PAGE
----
Daniel Matthew Foley was born in Dublin, Ireland in 1811. He was married to Mary Fleming Foley and together, the couple had thirteen children. Daniel was an architect and builder of sixteen churches across the United States, including Holy Family here in Columbus. Mr. Foley died in Columbus at the age of 85. Located inside the steeple is 1,500-pound bell cast by the Holbrook Bell Foundry in East Midway, Massachusetts in 1879. It was donated by Francis J. and Emelie G. Springer in 1881. A Latin inscription on the bell tells of a Christian saint, Barbara, who dies around 300 AD. Her pagan father once locked her in a tower because he thought she was too beautiful and would one day marry and leave him. While in the tower, Barbara was inspired by the beauty of creation around her and converted to Christianity. The Springer’s daughter Adele would marry Daniel Foley’s youngest child, Theobald.

This rare interior view of a church was published locally be Columbus Office Supply Company. The interior looked like this from 1945 to 1964.(Columbus, Georgia in Vintage Postcards, Kenneth H. Thomas Jr.


It was in 1952 that a new school, then known as Holy Family School, was built on a tract of land off Macon Road beyond what was then Columbus Square. The Sisters continued to live at St. Joseph’s until 1964, when a convent was built adjacent to the school. St. Anne’s parish had been established there in 1961, and the school became St. Anne’s School. The building that housed St. Joseph’s was then used as a parish hall until it was torn down in 1971 to make way for a new social center. The new school was equipped with nine classrooms, accommodating more than 400 students. St. Anne Parish and school was the vision of Msgr. Herman J. Deimel, then pastor of Holy Family Parish. Until St. Anne Church was built in 1961, the school operated under the name Holy Family School, and was operated by Holy Family Parish. Msgr. Deimel served as pastor of St. Anne Church from 1961 until 1966.

On September 2, 1958, Holy Family High School was established in Columbus, Georgia, to fill the void in local Catholic education facilities. The Most Rev. Thomas J. McDonough, then Bishop of the Diocese of Savannah, and Msgr. Deimel decided to honor the late Holy Father, Pope Pius XII, Eugenio Pacelli. Consequently, the name of the school was changed and Pacelli was born. When established in 1958, Pacelli High School was owned and operated by the Catholic Diocese of Savannah, under the direct supervision of the Bishop and Superintendent of Schools. On July 1, 1997, St. Anne Parish assumed ownership and governance of Pacelli High School. In 1999, St. Anne School dedicated a new expansion of facilities. This allowed the school to offer a second class per grade – Kindergarten through 8th grade. In the early-2000s, St. Anne School was situated on 23 acres of land with St. Anne Parish and Pacelli High School.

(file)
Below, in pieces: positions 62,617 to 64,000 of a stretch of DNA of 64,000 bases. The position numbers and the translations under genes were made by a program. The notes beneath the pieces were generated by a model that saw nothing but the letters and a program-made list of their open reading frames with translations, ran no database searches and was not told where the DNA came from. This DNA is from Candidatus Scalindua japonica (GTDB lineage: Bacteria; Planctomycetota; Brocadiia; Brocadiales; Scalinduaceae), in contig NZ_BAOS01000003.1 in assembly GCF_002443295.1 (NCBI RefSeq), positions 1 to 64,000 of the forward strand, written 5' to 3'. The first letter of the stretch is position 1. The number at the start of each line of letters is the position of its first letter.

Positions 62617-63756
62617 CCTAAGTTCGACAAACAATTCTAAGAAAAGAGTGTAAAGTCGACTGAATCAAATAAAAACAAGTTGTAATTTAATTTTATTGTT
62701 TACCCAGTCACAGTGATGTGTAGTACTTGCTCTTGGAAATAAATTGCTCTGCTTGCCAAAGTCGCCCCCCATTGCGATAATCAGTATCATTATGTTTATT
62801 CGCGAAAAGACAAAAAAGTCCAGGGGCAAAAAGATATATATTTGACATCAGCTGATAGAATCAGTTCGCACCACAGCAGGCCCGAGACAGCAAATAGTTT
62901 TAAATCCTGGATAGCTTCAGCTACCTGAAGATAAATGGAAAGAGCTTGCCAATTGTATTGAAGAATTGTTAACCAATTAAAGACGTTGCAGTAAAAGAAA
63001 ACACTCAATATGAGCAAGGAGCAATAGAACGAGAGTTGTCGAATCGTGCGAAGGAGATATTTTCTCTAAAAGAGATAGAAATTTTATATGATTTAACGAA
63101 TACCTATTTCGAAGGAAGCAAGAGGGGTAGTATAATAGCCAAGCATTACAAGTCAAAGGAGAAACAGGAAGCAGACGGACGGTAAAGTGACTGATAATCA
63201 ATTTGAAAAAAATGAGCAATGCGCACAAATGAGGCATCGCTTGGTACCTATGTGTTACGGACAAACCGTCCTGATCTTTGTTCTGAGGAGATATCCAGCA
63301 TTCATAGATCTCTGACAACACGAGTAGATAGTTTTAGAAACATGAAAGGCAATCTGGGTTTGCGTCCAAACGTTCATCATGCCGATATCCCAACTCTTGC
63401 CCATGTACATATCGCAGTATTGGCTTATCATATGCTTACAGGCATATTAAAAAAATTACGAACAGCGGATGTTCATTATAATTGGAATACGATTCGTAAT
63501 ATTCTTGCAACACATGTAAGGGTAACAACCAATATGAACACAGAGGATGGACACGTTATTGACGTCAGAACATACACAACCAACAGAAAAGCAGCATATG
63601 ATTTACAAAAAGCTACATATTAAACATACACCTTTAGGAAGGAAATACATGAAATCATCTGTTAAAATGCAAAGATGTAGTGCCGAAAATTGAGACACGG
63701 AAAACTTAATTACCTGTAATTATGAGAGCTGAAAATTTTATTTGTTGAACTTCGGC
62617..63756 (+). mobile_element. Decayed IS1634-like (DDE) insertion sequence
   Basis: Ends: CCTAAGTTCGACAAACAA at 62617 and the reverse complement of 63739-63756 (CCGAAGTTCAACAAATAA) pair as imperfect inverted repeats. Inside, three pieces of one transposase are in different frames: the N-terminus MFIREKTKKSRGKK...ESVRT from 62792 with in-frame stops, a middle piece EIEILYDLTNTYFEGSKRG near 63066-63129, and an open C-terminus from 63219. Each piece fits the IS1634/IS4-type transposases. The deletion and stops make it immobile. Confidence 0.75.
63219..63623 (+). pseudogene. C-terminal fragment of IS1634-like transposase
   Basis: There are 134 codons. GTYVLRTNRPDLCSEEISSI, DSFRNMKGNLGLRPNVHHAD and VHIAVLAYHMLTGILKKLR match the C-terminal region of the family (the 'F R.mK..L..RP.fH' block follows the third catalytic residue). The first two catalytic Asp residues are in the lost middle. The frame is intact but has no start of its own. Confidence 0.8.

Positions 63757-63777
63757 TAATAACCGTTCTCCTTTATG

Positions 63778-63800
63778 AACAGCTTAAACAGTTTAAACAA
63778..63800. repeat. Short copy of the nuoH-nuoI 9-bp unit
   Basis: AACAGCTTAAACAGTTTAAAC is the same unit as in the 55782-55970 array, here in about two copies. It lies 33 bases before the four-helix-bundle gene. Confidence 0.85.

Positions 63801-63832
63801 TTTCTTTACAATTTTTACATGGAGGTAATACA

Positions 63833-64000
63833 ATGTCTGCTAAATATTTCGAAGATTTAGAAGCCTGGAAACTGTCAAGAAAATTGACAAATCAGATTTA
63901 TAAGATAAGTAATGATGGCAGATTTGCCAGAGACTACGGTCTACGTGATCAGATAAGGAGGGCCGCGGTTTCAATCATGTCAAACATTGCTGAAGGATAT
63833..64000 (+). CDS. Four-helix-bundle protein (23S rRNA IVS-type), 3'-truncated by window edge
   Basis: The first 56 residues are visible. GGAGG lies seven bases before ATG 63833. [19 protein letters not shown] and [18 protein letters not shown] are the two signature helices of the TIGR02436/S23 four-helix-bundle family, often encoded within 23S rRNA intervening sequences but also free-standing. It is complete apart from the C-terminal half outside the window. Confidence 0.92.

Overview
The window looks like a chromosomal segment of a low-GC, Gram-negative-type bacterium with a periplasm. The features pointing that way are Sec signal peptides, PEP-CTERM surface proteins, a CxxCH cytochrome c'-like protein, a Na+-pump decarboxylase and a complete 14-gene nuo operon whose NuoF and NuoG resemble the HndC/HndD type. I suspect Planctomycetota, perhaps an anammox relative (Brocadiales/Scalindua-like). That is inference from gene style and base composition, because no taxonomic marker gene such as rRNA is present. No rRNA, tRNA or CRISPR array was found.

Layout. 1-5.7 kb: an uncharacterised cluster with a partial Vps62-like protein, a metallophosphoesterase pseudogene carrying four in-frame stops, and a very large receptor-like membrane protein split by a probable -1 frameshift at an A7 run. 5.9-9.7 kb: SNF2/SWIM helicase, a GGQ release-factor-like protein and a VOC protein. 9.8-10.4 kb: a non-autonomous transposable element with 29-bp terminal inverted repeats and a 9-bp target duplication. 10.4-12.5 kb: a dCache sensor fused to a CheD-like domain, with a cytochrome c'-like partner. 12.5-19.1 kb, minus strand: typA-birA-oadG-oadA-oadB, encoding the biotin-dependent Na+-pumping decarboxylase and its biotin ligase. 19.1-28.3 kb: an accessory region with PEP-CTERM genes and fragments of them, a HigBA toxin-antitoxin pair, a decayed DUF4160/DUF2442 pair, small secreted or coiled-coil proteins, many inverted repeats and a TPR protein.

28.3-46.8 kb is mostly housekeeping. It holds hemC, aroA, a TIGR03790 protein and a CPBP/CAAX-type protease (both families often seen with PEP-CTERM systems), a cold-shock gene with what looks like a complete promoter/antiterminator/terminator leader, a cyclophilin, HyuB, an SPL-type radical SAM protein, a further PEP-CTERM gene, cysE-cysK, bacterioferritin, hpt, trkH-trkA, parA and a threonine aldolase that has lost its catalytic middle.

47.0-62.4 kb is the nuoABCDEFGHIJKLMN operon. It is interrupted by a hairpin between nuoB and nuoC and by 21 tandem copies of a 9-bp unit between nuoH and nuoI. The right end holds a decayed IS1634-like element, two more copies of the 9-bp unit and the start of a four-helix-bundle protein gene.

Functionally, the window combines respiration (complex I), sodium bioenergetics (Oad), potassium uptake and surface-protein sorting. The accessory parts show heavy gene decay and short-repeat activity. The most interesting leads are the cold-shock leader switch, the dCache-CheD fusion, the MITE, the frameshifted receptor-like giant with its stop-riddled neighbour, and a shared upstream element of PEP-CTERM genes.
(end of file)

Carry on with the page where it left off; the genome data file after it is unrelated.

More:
Also in the late 1950s, south Columbus caught the eye of Catholic leaders in Ireland, who saw potential mission work here in a school. The main draw, as they saw it, was Fort Benning and the growing industrialization and expansion in the wider community. Our Lady Of Lourdes Catholic Church was built in 1958, in close proximity to Fort Benning. Archbishop O’Hara originally intended to send Irish nuns in the Ursuline order to Savannah to run a “catechetical centre,” for spiritual formation. He received another suggestion from the diocese that a Catholic school on Columbus’ south side was needed as well. The archbishop agreed, and four nuns prepared for flight to their new mission post. A fifth, their Superior, accompanied them but didn’t stay.

In 2003, the bell at Holy Family was removed for repairs. However, it would only be a few more years for the church to need one of its largest preservation projects. In 2007, the sanctuary underwent significant renovations. Conrad Schmitt Studios spearheaded the massive effort which included new paint and stenciling on the ceiling and walls; new stained glass; improved lighting and acoustics; new ambo and ambry; and a new hand-carved crucifix from Italy. Additionally, the front of the sanctuary features a type of dimensional painting technique called “trompe l’oeil,” (French for “fools the eye”), to give the appearance of real columns. During the nine months of work, worshippers temporarily met across the street from the church at St. Mary’s Hall.

The Church of the Holy Family conducts many outreach programs to help those in our community. Much of their current programming centers around assisting the homeless population in Columbus. The church has also emphasized the education of its parishioners and strengthened interfaith understanding. The first interfaith service was held at Holy Family in 1970. "We adjust with the times. We, of this generation are a changing church in rapidly changing times. We are a constantly changing downtown parish in a fast moving community. While our goals and visions may differ from past generations and the forefathers of our faith, our dedication and generosity must be no less than theirs. We must not sit back and feel we have reached our destination." F.R. William O'Neill, Pastor 1980.